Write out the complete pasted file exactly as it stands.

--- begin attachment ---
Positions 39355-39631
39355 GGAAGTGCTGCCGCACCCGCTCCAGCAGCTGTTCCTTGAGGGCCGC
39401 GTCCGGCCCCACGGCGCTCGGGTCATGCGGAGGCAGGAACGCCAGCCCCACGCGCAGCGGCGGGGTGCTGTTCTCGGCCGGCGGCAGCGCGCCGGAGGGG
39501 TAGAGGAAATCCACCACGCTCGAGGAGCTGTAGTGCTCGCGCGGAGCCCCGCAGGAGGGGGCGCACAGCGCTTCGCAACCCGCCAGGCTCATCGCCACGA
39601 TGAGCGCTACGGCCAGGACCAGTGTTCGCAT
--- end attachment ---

Positions 39355-39631
39355 GGAAGTGCTGCCGCACCCGCTCCAGCAGCTGTTCCTTGAGGGCCGC
39401 GTCCGGCCCCACGGCGCTCGGGTCATGCGGAGGCAGGAACGCCAGCCCCACGCGCAGCGGCGGGGTGCTGTTCTCGGCCGGCGGCAGCGCGCCGGAGGGG
39501 TAGAGGAAATCCACCACGCTCGAGGAGCTGTAGTGCTCGCGCGGAGCCCCGCAGGAGGGGGCGCACAGCGCTTCGCAACCCGCCAGGCTCATCGCCACGA
39601 TGAGCGCTACGGCCAGGACCAGTGTTCGCAT